The tune honors the annual Easter Parade in New York City, a beloved tradition in which people wear their best attire and stroll along Fifth Avenue. Nonetheless, the lyrics also express hope and renewal, reflecting the spirit of springtime and the prospect of brighter days to come.

Easter Parade by Clifton Webb with Leo Reisman and His Orchestra

“You’re Getting To Be a Habit” by Bing Crosby

Song Year: 1933

“You’re Getting to Be a Habit” by Bing Crosby is a Jazz classic that showcases Crosby’s silky voice. The tune was originally featured in the Warner Brothers production of 42nd Street starring Lloyd Bacon. Written by AI Dubin, and Harry Warren, the duo responsible for many memorable songs of that era, this song exemplifies their talent for writing witty lyrics and catchy melodies.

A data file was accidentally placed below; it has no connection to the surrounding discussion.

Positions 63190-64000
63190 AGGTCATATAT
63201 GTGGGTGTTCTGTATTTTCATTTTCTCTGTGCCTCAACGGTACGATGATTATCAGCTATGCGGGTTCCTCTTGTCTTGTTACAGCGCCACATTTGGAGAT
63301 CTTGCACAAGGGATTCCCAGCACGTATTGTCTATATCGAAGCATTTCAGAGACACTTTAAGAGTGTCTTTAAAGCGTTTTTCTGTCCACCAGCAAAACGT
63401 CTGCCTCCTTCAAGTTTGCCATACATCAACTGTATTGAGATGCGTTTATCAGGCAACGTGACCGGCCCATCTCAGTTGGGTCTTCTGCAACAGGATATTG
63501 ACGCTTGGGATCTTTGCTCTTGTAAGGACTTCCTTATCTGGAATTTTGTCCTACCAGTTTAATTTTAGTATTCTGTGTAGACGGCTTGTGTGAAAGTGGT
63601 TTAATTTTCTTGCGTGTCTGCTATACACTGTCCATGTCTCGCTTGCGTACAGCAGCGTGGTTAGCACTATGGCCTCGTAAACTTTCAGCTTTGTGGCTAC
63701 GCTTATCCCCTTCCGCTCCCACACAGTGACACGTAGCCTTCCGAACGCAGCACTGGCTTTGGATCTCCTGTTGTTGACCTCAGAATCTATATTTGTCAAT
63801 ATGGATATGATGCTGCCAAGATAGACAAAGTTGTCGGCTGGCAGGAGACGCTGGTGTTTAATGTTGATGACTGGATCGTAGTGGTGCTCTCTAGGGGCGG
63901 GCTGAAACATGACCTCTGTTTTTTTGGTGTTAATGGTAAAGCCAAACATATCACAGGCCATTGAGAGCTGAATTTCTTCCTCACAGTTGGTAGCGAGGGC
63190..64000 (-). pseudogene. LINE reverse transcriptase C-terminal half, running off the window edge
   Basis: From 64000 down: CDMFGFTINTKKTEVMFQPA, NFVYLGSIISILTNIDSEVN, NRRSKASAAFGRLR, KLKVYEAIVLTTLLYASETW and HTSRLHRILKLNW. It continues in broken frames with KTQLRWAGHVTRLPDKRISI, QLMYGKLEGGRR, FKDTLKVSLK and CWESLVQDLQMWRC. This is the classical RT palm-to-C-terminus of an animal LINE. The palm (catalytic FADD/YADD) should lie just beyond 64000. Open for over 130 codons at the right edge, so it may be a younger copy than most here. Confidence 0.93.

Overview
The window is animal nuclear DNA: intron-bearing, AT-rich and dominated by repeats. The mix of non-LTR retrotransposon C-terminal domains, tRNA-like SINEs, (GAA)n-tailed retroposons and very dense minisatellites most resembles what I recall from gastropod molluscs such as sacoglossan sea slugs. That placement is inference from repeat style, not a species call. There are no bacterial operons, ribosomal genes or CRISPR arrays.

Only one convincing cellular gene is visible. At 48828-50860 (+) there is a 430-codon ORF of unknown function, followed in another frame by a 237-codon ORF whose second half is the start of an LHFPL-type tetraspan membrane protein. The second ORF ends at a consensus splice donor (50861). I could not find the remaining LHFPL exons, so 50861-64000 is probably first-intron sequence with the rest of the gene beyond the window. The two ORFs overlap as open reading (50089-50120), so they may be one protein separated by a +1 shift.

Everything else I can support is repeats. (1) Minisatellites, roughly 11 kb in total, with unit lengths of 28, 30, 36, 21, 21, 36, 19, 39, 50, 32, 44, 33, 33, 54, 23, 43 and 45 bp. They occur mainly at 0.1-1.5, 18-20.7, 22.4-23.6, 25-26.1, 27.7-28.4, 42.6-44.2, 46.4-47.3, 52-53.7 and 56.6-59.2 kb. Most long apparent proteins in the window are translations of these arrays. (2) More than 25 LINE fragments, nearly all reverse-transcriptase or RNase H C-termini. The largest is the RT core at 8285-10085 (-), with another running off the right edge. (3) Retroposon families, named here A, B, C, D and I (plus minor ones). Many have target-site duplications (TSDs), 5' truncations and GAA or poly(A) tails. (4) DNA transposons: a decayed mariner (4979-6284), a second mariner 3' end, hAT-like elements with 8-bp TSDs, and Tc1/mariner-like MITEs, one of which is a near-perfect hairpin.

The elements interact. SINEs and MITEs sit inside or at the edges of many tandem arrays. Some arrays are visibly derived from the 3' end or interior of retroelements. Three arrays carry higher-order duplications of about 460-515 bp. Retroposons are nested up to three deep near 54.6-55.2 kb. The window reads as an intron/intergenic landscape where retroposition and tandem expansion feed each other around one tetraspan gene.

The song embodies a bittersweet message of longing and love. The protagonist experiences an evolving relationship that has transformed from simply casual encounters to becoming an irresistible habit.

“Shadow Waltz” by Bing Crosby

Song Year: 1933

“Shadow Waltz” by Bing Crosby captures audiences with its soothing vocals and classic charm. With lyrics by the renowned AI Dubin, Crosby’s smooth voice glides over the music with ease, creating a dreamlike atmosphere that takes listeners back in time.

Lyrically, “Shadow Waltz” depicts how love is transitory and how people want to hold on to good memories. The song quickly gained popularity, topping the U.S. Billboard charts for eight weeks.

“Lazybones” by Ted Lewis

Song Year: 1933

“Lazybones” by Ted Lewis is a classic jazz song that captures the vibe of carefree idleness. This track, written by Johnny Mercer and Hoagy Carmichael, showcases Ted’s silky vocals and charismatic stage presence.